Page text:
magnolia on campus mall
Magnolia-lined reflecting pools run the length of the Margaret McDermott Mall from the Naveen Jindal School of Management to the Eugene McDermott Library. In 2005 Margaret McDermott made a truly transformative impact by contributing funds to improve the UT Dallas landscape. This led to the selection of famed architect Peter Walker to design and implement a total transformation of the University’s 500-acre campus.

The McDermott Legacy

Margaret McDermott was passionate about The University of Texas at Dallas. The impact of her philanthropy has forever transformed the young institution that was co-founded by her husband, Eugene McDermott. Distinctive landscaping and outdoor spaces, art installations, and an increasingly accomplished, competitive student body are hallmarks of the McDermott legacy.

The pre-eminent private benefactor of the University, Margaret McDermott donated $32 million in 2000 to establish the Eugene McDermott Scholars Program. The program attracts bright students from around the world with both its academic curriculum and its focus on experiential learning. From the beginning, McDermott made it a priority to engage the scholars by hosting them at an annual cookout and weekly lunches at her ranch in Allen. Service, study abroad and arts-engagement components remain central to the program, which now numbers more than 300 current and former scholars.

Margaret and Eugene McDermottMargaret McDermott poses with her husband, UT Dallas co-founder Eugene McDermott, a Brooklyn-born geophysicist who was chairman of Texas Instruments, Inc. He died in 1973; she passed away in May 2018.

The significant investment in people also extended to the creation of the Eugene McDermott Graduate Fellows Program in 2014 as an analog to the undergraduate program. Her generosity also made possible several faculty chairs, professorships and fellows and the naming of the University’s Hobson Wildenthal Honors College, which honors Wildenthal, executive vice president and the Cecil H. Green Distinguished Chair of Academic Leadership.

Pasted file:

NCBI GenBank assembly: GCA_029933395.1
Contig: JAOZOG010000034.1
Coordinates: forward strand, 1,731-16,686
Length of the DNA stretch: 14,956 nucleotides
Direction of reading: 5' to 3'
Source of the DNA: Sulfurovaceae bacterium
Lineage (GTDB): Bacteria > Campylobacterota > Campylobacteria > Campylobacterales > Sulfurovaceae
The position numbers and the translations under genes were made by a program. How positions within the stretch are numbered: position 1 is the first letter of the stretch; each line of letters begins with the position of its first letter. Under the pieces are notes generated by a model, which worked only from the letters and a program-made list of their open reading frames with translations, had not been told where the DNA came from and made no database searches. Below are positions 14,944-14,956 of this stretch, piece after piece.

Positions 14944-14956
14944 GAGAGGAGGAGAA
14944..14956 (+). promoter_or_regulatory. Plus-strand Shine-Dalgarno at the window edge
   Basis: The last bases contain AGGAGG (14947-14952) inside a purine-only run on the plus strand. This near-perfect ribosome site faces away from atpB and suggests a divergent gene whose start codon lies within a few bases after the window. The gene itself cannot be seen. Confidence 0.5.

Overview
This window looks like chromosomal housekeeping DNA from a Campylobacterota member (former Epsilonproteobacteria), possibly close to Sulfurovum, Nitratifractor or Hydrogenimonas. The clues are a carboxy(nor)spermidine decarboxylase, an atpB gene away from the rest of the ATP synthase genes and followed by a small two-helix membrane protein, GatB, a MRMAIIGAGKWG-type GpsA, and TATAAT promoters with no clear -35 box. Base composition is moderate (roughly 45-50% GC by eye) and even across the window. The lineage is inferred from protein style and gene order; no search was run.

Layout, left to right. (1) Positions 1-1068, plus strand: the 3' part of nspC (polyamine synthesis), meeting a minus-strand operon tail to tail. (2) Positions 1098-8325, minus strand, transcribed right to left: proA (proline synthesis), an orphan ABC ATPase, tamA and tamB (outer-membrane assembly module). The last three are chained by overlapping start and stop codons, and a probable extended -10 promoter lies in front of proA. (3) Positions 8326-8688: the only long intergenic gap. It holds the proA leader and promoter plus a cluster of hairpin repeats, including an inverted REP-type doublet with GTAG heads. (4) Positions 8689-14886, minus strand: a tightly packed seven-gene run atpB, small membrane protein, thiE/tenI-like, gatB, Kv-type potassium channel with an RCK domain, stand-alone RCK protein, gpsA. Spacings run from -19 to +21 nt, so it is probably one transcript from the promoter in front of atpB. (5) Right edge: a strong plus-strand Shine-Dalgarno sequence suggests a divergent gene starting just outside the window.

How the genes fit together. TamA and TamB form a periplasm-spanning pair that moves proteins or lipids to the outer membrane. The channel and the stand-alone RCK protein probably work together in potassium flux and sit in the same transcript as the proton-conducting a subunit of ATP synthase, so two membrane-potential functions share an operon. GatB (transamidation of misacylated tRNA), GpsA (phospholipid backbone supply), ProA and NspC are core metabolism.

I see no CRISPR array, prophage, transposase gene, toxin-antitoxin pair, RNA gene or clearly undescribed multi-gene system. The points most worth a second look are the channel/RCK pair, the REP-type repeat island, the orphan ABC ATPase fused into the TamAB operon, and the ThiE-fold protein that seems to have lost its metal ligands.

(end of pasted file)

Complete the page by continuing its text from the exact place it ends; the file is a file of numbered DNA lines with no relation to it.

McDermott Scholars
In 2000 Margaret McDermott endowed the Eugene McDermott Scholars Program with a $32 million gift in honor of her late husband. At the McDermott Ranch in 2016, she and President Richard C. Benson gathered with more than 50 alumni of the program.

A Campus Transformed

Tangible examples of the McDermott legacy can be seen during a walk around campus. Once defined by Brutalist concrete façades and the gray ambience of corporate buildings, UT Dallas was transformed with a Campus Landscape Enhancement Project, with funds from McDermott totaling more than $50 million.

Architect Peter Walker shaped the overhaul that began in 2008. More than 5,000 trees and shrubs were planted. Hallmarks of the project are the five reflecting pools and the wisteria-covered steel trellis that is located outside of the Eugene McDermott Library. Aptly, the UT System Board of Regents recently approved the naming of this focal point for campus activity as the Margaret McDermott Mall and Margaret McDermott Trellis Plaza.

One of McDermott’s great interests — the visual arts — found a home on campus. She funded permanent installations, including the Love Jack that is now displayed outside of the Edith O’Donnell Arts and Technology Building. In 2017 she endowed the Richard Brettell Award in the Arts, which annually recognizes an artist with a lifetime-achievement award.

The McDermott legacy has changed UT Dallas and will continue to do so.

“It is impossible to know what we would have become as a University without the unwavering support of the Eugene McDermott family,” Wildenthal said. “The effects of their legacy will reverberate for decades to come.”

top view of campus trellis
The Margaret McDermott Trellis Plaza serves as an anchor and central element of campus and features a circular fountain and mister. A key element of the Campus Landscape Enhancement Project, the trellis is 165 feet wide, 146 feet long and 25 feet tall.
Reena Schellenberg, Michael Zhang and Peng XiePeng Xie (right), a member of the first cohort of the Eugene McDermott Graduate Fellows Program, poses with Reena Schellenberg (left), director of the program, and his mentor, Dr. Michael Q. Zhang, director of the Center for Systems Biology and the Cecil H. and Ida Green Distinguished Chair of Systems Biology Science.
Rashaunda HendersonDr. Rashaunda Henderson receives the honor of Fellow, Eugene McDermott Professor, during the Investiture Ceremony held April 27, 2018. Henderson is an associate professor of electrical engineering.
Richard Brettell and Peter WalkerLandscape architect Peter Walker (right) poses with Dr. Richard Brettell, the Margaret M. McDermott Distinguished Chair of Art and Aesthetic Studies, in April 2017. Walker received the first Richard Brettell Award in the Arts for designing and implementing the transformation of the University’s 500-acre campus, a project that was dedicated in 2010.
love jackThe 10-foot-by-10-foot red, steel “Love Jack,” created by American modernist sculptor Jim Love, came to UT Dallas in 1976 and was later gifted to the University. It has resided in several locations but now rests in an open courtyard of the Edith O’Donnell Arts and Technology Building.
campus trellis and mist fountain